For six years of his life, Tim Ward loved only one guy.
For the last 10, he has had to come to terms with having never questioned that unfailing devotion.
After years of ignoring advice to get tested for HIV/AIDS, Ward finally submitted and in the winter of 2002 he got his answer.
He was 18 and HIV positive.
The news put him in the company of those who, experts say, make up the largest segment of new HIV infections in the nation: 13- to 29-year-old men who have sex with men.
In the years since his diagnosis, Ward has worked tirelessly to reach as many teens as he possibility can — to warn them about the virus and against teenage sex and to teach them to how to protect themselves.
"That’s what drives me," he said.
Thirty years into the HIV/AIDS epidemic, gay and bisexual men of all races remain most affected by HIV in the U.S., said Tracy Elliott, executive director of AID Atlanta.
For instance, in 2009, he said white men accounted for the largest number of new infections — 11,400 –- followed closely by black men – 10,800. In Georgia, there were 1,366 new HIV diagnoses in the same year. Of those, 49 percent were among gay men, with blacks accounting for 74 percent, whites 21 percent and Hispanics 5 percent.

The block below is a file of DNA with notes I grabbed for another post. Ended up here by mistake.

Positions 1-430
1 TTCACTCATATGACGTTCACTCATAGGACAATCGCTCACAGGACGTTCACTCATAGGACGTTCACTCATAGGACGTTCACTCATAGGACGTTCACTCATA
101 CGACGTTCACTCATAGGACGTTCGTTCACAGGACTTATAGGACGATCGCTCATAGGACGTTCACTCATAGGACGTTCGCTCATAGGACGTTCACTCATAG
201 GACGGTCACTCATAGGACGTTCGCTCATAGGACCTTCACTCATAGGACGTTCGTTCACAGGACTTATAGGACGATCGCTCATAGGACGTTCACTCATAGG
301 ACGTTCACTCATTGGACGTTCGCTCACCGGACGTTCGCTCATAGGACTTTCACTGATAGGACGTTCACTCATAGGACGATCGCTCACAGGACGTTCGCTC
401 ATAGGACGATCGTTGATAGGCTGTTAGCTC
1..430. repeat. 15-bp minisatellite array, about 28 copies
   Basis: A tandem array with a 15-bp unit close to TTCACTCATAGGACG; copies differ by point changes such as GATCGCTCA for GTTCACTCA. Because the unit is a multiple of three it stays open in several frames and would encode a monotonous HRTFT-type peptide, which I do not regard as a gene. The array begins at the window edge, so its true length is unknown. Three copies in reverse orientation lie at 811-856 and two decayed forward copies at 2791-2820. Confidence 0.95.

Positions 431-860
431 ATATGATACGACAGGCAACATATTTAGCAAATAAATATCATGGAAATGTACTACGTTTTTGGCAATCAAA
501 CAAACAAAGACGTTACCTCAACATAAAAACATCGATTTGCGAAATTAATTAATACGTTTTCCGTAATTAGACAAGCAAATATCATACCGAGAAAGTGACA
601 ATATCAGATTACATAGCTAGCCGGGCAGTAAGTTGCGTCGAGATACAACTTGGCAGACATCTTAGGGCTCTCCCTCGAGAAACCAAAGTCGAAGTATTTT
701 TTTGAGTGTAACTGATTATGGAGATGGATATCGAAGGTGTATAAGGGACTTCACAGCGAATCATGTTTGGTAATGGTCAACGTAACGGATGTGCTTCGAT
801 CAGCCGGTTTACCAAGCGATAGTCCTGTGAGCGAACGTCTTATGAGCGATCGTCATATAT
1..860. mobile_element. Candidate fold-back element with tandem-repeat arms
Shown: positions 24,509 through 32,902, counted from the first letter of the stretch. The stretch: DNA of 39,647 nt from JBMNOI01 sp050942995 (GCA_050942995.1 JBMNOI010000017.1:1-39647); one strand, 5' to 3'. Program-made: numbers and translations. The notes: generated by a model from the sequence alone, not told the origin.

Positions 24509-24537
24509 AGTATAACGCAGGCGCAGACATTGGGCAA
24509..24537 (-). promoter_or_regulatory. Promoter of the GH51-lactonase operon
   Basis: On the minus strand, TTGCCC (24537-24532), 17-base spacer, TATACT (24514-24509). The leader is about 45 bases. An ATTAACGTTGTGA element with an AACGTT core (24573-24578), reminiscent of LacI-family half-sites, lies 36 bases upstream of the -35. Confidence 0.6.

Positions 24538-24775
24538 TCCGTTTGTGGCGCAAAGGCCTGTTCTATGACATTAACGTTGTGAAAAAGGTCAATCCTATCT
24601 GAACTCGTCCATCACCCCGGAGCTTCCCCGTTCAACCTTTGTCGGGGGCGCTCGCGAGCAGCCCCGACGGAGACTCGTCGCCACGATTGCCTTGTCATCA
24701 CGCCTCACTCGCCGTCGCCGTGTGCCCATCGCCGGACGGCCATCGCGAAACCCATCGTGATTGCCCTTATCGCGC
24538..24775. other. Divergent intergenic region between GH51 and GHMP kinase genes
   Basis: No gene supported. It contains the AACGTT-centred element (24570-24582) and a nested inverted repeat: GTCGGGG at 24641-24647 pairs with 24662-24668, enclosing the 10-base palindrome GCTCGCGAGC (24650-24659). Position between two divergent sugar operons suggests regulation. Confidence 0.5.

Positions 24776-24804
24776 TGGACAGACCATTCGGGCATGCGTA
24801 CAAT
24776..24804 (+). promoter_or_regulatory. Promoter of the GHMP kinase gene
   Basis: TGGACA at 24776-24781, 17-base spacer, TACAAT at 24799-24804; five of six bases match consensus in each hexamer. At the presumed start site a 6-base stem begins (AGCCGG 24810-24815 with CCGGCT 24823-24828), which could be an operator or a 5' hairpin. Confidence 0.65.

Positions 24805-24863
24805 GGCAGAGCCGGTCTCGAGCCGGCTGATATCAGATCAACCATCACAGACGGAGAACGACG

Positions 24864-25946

“It’s frightening beyond belief,” Elliott said.
As the agency prepares to host its 21st annual AIDS Walk Atlanta & 5K Run Sunday in Piedmont Park, Elliott said the numbers highlight the need to step up education and prevention efforts among those infected and affected by the deadly virus.
“They certainly indicate we still have a significant problem with education and prevention in the gay community at large but particularly young gay men who did not live through the worst part of the epidemic,” he said.
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